33

As the Moon gained height in the sky, the Plain glowed, sparkling under the silver radiance and swallowing the stars beneath his feet. A wise man once told him Mani had no light of His own, only reflecting a bit of Sunna's brilliance out of love for his sister.

Yet with Sunna imprisoned under the Mountain of Ice, He had nothing to reflect, yet still shone, and as He rose higher, His light began to shift and change, veins of red spreading to swallow silver.

Thorvald began to think the god might hold something other than love in His heart.

34

A howl sliced through the night and into Thorvald's dreams. He started, limbs jerking as if waking from a fall. Mani's red gaze swept across the Glittering Plains, half past zenith and seeking the far horizon. For long moments, Thorvald waited, memories of other howls echoing in his head.

The north wind whispered past his ears but brought him no other sound. He relaxed, closing his eyes, then grimaced. Sleep would not find him again without effort. With a grunt and a sigh, he rose to bend that effort toward the Mountain and Sunna's freedom.

Thorvald began walking north again.

35

From far across the Glittering Plain, the faintest breath of air brought the prey's scent to his nose. Foiled once, the pack would not have allow its kill to be stolen a second time. They all tasted it now, pride within the reach of jaws strong enough to grasp it, redemption and shattered honour made whole again.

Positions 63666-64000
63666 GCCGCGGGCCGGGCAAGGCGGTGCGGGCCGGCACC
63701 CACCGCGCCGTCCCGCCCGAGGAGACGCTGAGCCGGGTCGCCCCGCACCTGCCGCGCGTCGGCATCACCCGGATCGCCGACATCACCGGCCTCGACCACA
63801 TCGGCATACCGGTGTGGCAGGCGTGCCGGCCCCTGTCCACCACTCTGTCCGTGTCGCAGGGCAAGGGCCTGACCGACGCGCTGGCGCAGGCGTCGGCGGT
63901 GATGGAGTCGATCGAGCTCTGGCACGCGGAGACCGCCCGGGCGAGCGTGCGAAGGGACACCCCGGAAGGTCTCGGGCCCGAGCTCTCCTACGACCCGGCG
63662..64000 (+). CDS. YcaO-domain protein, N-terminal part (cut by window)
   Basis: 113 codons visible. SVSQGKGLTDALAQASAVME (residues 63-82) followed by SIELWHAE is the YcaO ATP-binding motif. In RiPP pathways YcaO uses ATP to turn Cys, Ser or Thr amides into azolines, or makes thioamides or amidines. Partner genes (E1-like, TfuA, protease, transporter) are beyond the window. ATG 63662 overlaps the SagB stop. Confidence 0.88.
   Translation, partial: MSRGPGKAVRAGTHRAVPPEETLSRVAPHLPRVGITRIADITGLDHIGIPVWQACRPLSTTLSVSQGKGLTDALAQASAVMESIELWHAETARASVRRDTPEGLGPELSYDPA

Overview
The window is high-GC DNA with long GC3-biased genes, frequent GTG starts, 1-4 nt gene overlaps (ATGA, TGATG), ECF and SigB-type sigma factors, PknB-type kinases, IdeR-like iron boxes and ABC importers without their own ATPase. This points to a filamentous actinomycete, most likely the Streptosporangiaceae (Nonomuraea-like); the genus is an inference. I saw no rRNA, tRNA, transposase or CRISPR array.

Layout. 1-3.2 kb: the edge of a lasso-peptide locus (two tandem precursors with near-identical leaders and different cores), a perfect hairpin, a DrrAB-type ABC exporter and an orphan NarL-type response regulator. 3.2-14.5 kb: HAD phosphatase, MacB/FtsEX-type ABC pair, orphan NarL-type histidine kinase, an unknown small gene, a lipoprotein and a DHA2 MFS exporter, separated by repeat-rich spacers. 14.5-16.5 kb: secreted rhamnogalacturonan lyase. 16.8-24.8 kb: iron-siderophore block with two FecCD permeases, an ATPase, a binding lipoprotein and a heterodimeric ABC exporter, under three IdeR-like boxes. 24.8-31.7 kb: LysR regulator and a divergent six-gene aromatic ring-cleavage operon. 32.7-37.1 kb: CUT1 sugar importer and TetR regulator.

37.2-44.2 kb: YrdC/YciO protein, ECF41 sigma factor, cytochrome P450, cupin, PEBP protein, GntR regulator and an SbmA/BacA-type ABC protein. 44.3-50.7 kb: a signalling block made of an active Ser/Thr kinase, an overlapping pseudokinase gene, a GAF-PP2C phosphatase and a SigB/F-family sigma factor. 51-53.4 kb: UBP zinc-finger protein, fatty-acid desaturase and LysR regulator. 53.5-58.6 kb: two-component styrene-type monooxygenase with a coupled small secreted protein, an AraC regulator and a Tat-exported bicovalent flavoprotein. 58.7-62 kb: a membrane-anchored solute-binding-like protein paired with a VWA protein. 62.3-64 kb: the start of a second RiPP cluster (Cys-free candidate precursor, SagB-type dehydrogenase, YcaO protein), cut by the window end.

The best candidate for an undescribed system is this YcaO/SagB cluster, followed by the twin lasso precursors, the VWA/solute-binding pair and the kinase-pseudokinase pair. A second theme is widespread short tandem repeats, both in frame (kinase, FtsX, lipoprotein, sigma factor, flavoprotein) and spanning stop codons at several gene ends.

Tiny crystals sprayed from feet too fast to be more than a blur of motion. Great breaths left fog hanging in the air behind them. With no thought of rest or hunger, the pack drove forward into the icy darkness of frozen Jotunheim.

36

Thorvald tried to conceive of some circumstance that would bring wood of any kind to so cold and forbidding a place even frost giants shunned it. His imagination failed, yet the heap of weathered planks lay directly in his path. The practical part of his mind, the man who built his farm, guessed enough material waited there for a lean-to more than capable of sheltering Thorvald while he slept.

How long did he stand in the snow, transfixed by wood? He looked up into the glittering sky, then back down at the unexpected gift and considered how cold he was.

37

Warm for what felt like the first time in his life, Thorvald curled beside the ash and embers, staring up at the sky. Images and tales flew through his mind as he watched the frozen stars with more attention and intensity than since his Viking days.

The Wagon caught his eye, its seven stars twinkling in the air far beyond his reach. Did the All Father speak through the stars or just in the secret places of his heart? Then Thorvald remembered the God's words just outside his home.

He closed his eyes and left the stars to their dance.

38

Behind and around him, the pack panted and growled. They hadn't run so long or so hard without the Cold One's help in a long time. Far too long. But honour and the heat of vengeance drove them. When the time arrived to fight, they would be no less fierce for fatigue. And if, no when they brought down their prey, the meat would be all the sweeter for the taste of pride regained.

Lips pulled back from the Pack Leader's teeth and the wind of his passing bled excess heat from his mouth.

Soon. Every step brought them closer.